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Why is it a problem?

Introduced into New Zealand in the mid-1800s, the weasel is a member of the mustelid family, along with the larger stoats and the much larger ferrets. They are known to be predated by cats, an aspect of the complex predator guild not well-understood on braided rivers. While they are not as much of a problem as stoats, they are also agile, excellent climbers that hunt at any time, day or night, are known predators of some native birds and particularly native reptiles and invertebrates.



Similar in colour and general appearance to stoats, weasels have distinctly shorter tails. Like stoats, there is a clear demarcation in colour from the reddish-brown fur on their backs and their yellow-white belly fur. Male weasels are 200mm long and weigh 130g. Females are 170-240mm and weight  60g. In alpine areas, some develop a pure white winter fur, though this is rare in NZ.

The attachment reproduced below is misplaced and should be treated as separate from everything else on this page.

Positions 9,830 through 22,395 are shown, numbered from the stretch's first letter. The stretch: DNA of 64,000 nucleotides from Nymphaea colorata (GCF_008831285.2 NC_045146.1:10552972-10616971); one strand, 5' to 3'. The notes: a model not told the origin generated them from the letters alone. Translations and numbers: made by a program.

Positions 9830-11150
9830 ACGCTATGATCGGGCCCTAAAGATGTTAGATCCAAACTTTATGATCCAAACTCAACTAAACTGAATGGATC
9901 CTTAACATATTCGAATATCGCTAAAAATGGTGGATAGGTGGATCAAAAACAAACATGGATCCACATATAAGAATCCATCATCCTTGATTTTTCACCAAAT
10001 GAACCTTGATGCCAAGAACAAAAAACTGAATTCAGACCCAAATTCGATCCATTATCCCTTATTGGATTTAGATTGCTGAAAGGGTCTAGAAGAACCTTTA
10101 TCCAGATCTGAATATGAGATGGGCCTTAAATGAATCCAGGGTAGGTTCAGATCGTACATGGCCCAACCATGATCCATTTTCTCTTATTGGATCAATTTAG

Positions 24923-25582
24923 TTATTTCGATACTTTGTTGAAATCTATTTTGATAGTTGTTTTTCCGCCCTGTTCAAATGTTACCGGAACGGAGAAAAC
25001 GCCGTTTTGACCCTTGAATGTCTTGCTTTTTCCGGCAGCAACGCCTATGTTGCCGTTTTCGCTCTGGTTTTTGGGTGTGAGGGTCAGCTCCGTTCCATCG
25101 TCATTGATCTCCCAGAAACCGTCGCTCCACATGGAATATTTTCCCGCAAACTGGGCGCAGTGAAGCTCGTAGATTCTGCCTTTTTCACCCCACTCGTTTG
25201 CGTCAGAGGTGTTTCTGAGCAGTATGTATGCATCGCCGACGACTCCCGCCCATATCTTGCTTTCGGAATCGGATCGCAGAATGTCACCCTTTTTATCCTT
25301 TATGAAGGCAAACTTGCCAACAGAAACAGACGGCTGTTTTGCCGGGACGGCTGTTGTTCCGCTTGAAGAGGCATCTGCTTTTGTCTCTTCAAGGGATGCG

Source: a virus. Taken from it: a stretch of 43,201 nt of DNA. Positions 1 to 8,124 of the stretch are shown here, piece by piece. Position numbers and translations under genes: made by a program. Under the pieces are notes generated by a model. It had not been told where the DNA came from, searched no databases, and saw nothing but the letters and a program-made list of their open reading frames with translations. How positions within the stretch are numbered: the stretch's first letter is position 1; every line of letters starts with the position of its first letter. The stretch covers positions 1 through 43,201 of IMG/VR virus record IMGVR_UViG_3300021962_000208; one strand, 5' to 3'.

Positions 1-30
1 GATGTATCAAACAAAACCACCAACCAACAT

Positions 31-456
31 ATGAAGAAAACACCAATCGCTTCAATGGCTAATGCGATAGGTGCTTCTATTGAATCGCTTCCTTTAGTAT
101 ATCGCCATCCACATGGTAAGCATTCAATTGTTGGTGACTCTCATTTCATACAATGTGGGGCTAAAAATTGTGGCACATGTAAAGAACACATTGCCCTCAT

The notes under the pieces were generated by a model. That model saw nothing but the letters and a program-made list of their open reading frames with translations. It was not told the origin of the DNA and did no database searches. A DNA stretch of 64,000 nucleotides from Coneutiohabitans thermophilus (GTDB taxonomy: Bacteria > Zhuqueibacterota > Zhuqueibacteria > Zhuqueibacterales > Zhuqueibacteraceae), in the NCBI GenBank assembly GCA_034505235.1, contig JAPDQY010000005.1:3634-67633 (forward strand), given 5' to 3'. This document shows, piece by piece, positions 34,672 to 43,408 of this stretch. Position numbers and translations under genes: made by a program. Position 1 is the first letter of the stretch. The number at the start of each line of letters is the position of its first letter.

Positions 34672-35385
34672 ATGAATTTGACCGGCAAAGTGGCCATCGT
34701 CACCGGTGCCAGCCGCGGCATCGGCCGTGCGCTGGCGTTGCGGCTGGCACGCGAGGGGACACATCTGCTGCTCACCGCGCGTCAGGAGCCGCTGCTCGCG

Where is it found?

Not as common as stoats, but is found along braided rivers throughout New Zealand.

Stoat trap with stoat (left) and weasel (right).

Conservation activities

  • Trapping. The DOC 150 and 200, designed more for stoats, is suitable for weasels if the trigger for a lighter weight. Click on the link above for video instructions.
  • Where you can buy or order DOC 200 traps ($75-$90 each)
  • If you are interested in helping out with or starting up a local trapping programme, please contact your nearest DOC office or contact one of the local rivercare groups.

More information